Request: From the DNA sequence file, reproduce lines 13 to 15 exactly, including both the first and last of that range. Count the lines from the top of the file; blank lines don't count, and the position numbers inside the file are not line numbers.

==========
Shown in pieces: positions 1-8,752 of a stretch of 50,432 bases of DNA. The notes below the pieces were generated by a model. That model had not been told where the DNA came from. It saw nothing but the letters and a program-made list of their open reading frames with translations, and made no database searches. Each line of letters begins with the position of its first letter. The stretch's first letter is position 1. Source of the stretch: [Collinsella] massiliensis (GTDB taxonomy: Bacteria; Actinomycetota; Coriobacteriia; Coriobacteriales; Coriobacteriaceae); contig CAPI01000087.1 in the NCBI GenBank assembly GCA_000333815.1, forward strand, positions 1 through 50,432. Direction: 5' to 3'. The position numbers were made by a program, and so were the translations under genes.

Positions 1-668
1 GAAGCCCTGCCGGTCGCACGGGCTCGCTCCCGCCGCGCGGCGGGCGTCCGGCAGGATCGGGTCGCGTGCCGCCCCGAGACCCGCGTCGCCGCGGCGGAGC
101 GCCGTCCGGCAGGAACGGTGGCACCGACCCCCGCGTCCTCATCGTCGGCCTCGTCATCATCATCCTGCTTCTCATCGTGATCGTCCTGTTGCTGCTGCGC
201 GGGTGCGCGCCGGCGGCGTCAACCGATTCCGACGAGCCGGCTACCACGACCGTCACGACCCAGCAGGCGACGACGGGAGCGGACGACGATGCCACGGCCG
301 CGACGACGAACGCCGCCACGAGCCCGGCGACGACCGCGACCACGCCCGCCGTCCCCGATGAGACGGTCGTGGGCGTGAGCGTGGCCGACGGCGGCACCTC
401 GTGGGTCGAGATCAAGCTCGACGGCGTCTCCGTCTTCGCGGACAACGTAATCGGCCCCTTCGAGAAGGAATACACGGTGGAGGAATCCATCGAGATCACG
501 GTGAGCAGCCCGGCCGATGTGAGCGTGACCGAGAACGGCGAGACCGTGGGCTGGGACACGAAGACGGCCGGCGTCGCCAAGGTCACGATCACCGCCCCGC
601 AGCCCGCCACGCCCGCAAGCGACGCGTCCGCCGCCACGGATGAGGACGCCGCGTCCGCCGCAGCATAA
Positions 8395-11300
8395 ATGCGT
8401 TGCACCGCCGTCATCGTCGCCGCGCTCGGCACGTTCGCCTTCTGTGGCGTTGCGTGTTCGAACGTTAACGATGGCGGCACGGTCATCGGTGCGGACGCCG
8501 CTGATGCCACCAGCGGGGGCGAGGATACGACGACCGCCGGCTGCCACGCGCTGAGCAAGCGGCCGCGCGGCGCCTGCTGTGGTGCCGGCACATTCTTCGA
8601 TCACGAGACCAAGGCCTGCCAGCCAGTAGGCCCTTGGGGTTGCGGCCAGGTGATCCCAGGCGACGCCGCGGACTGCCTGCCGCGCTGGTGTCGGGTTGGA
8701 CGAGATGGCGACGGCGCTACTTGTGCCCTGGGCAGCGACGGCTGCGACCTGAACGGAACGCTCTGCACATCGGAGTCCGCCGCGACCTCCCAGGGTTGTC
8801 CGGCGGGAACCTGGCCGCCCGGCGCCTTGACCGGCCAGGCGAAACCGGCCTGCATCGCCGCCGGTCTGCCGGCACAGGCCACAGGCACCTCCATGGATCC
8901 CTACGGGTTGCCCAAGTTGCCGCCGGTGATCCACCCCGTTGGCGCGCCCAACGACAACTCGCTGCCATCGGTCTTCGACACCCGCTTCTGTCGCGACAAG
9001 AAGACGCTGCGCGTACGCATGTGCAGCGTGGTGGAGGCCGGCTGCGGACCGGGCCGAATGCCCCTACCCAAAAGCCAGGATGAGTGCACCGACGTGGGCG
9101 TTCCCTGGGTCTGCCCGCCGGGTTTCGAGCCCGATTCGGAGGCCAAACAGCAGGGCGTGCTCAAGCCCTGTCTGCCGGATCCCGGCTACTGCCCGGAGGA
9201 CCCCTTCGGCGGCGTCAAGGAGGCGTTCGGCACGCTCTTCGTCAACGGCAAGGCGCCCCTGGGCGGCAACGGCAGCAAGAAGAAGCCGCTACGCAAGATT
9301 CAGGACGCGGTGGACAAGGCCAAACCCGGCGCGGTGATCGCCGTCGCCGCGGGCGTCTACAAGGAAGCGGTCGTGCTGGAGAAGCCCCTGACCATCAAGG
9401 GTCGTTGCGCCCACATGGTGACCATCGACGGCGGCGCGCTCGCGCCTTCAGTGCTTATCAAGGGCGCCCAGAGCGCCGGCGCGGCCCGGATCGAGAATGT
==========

8501 CTGATGCCACCAGCGGGGGCGAGGATACGACGACCGCCGGCTGCCACGCGCTGAGCAAGCGGCCGCGCGGCGCCTGCTGTGGTGCCGGCACATTCTTCGA
8601 TCACGAGACCAAGGCCTGCCAGCCAGTAGGCCCTTGGGGTTGCGGCCAGGTGATCCCAGGCGACGCCGCGGACTGCCTGCCGCGCTGGTGTCGGGTTGGA
8701 CGAGATGGCGACGGCGCTACTTGTGCCCTGGGCAGCGACGGCTGCGACCTGAACGGAACGCTCTGCACATCGGAGTCCGCCGCGACCTCCCAGGGTTGTC